Have you ever wondered if you can make your own Pilates, yoga, running, cycle and swimwear? I started making aerobics wear in the days when Olivia Newton-John wowed the world in her black Lycra one piece in Grease! I began making leaotards, tights and costumes for out dance troupe.
The only pic I have from that time is this one taken in about 1984 at Derby Carnival.
Making clothes for exercising in needs fabric and techniques that are going to be put under much more stress than most casualwear. However, it's much easier than many people think. An overlocker is useful, but not essential and a coverstitch machine might be considered an expensive luxury.
I'm going to explain techniques that can be achieved using any machine with a zig zag stitch, plus those with built in stretch stitches and an overlocker.
Let's discuss fabric
As I'm focussing on clothing for cycling, Pilates, Yoga, dance, swimming, running and similar activities, you'll need a fabric with at least 60% stretch both horizontally and vertically. 10 cm of folded fabric needs to stretch to at least 16cm and return to it's original size.
In the UK this type of knit fabric is referred to as 4 way stretch. The density of the fabric is important as you don't want an embarrassing experience when the fabric is stretched. For swimwear light colours aren't as opaque as stronger colours and for dry clothing white underwear can show through some plain dark colours. It can be difficult to work all this out if you're buying online, so purchasing samples is a good idea.
Most 4 way stretch fabric is knitted nylon, polyester or cotton blended with Lycra™, Spandex™ or elastane. Elastane is the generic term whilst Lycra and Spandex are UK and US trade names. Elastane can stretch to 7 times its length and immediately return to it's original length, a small amount when blended with other fibres means a knitted fabric will keep it's shape during exercise and let garments stretch when bending.
Technical/performance textiles that actively keep us cool, protect from UV rays etc are a major area of development, but mainly restricted to the major sports brands who have their own trademarked fabrics. If you're lucky you can find fabrics left over from manufacturing, but they're unlikely to be labelled.
Although many people will feel cotton/elastane to be superior to synthetic blends it's really only suitable for short periods of indoor exercise. Cotton is naturally absorbent, meaning it holds onto moisture and doesn't dry quickly. This makes it very heavy, causing chaffing and it can also cause the body can cool down too much in cold weather, ultimately contributing to hypothermia.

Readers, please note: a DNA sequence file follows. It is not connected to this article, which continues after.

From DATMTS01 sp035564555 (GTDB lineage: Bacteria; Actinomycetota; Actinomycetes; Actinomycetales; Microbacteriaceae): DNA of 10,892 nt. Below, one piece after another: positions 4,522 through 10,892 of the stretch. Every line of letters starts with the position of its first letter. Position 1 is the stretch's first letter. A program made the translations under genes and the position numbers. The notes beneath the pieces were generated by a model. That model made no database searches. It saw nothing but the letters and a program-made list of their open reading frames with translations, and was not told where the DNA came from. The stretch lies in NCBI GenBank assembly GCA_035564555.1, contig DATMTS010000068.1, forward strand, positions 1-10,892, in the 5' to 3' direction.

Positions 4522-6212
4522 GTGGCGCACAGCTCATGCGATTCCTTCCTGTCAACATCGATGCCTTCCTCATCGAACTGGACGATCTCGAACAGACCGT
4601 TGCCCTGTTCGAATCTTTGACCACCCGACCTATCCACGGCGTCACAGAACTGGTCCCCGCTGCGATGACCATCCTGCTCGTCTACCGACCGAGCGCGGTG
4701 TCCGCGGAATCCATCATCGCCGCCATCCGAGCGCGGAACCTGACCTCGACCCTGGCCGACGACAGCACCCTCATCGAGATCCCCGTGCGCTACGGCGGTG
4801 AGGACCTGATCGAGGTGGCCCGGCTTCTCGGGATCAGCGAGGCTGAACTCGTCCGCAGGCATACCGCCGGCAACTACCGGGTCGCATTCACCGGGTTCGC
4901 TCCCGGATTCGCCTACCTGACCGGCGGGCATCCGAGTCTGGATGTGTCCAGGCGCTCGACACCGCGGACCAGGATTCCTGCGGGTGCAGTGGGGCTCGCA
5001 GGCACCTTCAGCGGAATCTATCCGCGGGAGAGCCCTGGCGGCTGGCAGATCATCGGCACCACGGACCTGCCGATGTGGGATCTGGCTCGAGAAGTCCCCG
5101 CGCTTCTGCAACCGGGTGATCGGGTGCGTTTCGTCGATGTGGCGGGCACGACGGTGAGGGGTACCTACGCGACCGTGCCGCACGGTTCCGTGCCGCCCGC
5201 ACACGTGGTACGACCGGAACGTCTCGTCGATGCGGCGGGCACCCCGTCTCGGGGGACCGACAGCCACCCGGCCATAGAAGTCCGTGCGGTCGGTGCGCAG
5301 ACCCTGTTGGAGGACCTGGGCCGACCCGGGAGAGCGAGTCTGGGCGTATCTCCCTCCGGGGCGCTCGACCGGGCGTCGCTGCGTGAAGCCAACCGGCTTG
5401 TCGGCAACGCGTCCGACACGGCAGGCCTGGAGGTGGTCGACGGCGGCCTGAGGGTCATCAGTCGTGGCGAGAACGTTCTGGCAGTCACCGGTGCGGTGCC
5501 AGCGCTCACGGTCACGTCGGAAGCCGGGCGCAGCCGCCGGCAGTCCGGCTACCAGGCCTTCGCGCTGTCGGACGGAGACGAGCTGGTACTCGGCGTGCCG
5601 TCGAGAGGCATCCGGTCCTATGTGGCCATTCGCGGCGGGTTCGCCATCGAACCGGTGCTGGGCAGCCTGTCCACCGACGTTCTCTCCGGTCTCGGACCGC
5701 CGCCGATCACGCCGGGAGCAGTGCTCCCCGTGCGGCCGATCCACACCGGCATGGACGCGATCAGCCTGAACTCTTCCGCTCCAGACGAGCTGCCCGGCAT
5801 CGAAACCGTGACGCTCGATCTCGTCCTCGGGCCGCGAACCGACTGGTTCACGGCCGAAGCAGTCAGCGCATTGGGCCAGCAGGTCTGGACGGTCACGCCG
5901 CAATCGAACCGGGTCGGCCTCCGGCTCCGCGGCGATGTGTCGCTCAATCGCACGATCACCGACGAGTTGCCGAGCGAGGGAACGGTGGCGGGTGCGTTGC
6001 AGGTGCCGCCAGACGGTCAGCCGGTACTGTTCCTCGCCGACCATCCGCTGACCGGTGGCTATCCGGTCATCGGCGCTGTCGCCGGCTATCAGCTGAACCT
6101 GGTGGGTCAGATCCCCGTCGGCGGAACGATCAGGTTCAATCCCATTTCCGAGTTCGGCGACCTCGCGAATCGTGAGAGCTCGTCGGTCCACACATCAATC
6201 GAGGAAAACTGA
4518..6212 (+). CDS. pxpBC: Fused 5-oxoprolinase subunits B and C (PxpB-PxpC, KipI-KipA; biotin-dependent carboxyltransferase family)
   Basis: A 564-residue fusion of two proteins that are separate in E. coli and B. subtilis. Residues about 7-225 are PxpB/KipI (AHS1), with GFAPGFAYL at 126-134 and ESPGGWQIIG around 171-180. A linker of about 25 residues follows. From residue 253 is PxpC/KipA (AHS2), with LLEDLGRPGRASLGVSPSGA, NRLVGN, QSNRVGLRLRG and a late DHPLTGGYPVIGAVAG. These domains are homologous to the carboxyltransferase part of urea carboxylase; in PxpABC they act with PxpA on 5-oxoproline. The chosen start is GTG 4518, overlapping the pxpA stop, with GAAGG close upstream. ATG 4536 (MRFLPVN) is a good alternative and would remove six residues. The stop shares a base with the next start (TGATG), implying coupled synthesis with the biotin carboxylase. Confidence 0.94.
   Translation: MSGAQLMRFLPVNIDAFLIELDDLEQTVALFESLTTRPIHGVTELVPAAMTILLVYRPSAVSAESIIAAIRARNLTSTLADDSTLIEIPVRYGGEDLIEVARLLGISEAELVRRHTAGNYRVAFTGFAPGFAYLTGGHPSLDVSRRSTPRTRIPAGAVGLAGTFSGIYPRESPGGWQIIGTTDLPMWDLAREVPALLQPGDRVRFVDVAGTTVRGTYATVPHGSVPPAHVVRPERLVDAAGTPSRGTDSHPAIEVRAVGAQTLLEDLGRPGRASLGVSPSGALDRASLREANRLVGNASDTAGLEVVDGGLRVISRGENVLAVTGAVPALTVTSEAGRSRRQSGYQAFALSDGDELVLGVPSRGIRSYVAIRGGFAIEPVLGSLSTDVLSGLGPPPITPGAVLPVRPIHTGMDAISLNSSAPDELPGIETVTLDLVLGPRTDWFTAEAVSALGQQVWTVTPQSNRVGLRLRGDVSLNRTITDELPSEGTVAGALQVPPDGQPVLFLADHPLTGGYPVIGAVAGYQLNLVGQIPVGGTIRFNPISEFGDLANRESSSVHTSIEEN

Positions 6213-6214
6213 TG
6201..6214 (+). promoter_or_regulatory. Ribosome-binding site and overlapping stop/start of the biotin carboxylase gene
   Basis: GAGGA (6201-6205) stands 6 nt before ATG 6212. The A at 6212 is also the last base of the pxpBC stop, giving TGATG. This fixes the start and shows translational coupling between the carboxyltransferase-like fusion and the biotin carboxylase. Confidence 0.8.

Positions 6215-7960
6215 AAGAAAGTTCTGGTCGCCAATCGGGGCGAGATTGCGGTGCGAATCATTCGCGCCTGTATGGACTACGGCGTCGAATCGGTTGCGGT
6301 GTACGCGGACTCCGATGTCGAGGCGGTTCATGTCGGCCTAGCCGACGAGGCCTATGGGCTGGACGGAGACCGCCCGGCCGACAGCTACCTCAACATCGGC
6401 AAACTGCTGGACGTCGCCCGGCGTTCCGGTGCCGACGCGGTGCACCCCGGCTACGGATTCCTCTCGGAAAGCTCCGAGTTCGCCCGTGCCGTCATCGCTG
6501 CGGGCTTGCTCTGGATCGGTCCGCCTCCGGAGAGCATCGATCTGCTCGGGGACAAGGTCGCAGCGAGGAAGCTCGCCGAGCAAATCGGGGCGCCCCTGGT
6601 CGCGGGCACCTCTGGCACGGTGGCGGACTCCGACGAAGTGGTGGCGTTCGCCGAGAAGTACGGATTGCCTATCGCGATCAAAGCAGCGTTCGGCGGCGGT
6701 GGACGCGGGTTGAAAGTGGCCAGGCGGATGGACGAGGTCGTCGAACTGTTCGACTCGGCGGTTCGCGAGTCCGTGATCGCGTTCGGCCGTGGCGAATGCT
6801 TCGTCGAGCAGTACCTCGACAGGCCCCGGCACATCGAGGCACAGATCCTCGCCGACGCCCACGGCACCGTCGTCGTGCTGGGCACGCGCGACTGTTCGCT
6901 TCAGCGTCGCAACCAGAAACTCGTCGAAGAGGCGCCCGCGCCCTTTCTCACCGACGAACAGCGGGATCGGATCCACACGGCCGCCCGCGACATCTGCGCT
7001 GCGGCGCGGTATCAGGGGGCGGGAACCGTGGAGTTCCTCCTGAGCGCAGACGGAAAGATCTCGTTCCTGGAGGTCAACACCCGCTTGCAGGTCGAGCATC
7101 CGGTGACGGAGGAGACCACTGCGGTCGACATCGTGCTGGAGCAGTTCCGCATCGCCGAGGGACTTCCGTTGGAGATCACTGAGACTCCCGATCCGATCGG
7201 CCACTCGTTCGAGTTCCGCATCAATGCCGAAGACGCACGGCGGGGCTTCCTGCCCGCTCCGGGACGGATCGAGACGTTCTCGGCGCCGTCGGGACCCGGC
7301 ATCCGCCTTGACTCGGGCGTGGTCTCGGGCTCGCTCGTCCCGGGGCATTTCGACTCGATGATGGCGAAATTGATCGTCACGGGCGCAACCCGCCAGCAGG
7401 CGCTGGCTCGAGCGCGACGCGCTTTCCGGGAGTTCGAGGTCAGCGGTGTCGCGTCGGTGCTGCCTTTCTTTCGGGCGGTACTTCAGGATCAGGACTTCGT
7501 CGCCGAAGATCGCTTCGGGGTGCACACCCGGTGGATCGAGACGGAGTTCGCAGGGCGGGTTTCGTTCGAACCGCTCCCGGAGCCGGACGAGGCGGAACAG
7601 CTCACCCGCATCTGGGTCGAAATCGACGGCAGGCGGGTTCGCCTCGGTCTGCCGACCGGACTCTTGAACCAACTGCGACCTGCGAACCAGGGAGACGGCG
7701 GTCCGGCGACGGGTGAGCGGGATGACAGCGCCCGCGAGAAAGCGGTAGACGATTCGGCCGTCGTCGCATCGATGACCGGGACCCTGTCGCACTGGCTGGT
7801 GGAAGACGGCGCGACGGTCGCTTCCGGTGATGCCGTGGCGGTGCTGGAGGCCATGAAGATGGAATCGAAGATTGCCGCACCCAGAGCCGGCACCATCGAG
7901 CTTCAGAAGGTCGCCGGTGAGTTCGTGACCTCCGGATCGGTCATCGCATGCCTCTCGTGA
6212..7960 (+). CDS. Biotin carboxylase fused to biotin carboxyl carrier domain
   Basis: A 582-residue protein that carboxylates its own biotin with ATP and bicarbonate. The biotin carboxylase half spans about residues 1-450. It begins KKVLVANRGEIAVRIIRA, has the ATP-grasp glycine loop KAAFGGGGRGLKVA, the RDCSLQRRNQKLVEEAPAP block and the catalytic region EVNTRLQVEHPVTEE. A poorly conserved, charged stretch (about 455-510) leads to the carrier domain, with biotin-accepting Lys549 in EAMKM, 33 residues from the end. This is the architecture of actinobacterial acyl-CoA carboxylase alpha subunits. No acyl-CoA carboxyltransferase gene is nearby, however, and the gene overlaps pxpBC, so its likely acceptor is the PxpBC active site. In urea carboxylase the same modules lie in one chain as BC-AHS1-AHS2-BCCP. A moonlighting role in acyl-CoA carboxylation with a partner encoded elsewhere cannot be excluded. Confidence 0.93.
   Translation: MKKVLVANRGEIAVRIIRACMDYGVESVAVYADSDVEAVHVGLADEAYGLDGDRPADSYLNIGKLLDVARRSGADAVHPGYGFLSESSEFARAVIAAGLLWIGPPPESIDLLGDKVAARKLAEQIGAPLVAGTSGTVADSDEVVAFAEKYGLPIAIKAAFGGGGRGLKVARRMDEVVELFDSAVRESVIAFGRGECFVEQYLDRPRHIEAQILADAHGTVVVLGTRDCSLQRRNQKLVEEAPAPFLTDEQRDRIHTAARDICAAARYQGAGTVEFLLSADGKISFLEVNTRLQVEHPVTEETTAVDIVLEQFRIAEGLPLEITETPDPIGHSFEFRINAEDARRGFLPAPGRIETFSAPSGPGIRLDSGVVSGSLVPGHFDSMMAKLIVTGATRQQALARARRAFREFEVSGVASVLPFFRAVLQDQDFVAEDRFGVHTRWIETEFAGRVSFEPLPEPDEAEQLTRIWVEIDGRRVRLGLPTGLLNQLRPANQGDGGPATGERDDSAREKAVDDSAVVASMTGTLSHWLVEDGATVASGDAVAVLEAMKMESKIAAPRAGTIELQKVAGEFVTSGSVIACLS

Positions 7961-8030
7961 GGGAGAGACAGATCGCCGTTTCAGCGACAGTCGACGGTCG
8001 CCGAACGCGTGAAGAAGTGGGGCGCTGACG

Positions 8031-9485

Supplex® is quite easy to find in the UK, but in a limited range of colours. It's a nylon Lycra® that has a soft 'cotton feel', it wicks moisture and dries quickly, is fully breathable keeping you cool and dry. Supplex® also offers excellent protection from UVA and UVB rays. Easy care Supplex® maintains its properties wash after wash. Tia Knight have one of the best colour ranges at the best price I'm aware of.
Considerably easier to find in a wide range of weights, colours and designs is nylon/lycra The down side is that it doesn't breathe, but is widely used in a whole host of garments. Contrado and Funki Fabrics can print fabric especially for you. If you're close to south Yorkshire Walton's in Goldthorpe have a great selection of Lycra fabrics and power net. Tia Knight has a great selection as well.
Power net is available in different colours, weights and stability. It's widely used in bra making and dancewear. Its has great stretch characteristics and is great for ventilation in active wear like behind the knees in leggings.
Fleece backed nylon Lycra is great if you want a warmer fabric for leggings. It's available as the Thermo range from Funki Fabrics
My local pool is selling swimwear made from recycled ocean plastics. The fibre is produced by Econyl. Let's hope this is something that makes it way into our fabric shops.The closest I've found is this recycled cloth from Funki Fabrics
Patterns for Activewear
For menswear patterns take a look in the Pattern Finder section of Bartack where you'll find a Sportswear category with plenty of choice. Jalie have a good range of patterns as well as Sew Direct Garments are often quite simple shapes with only a few seams. Different sports have different needs making the positioning of seams an important factor in your choice. 4 way stretch fabric is really forgiving so if you make a garment and decide you need to move a seam it's really quite easy as the fabric is going to stretch to your body shape.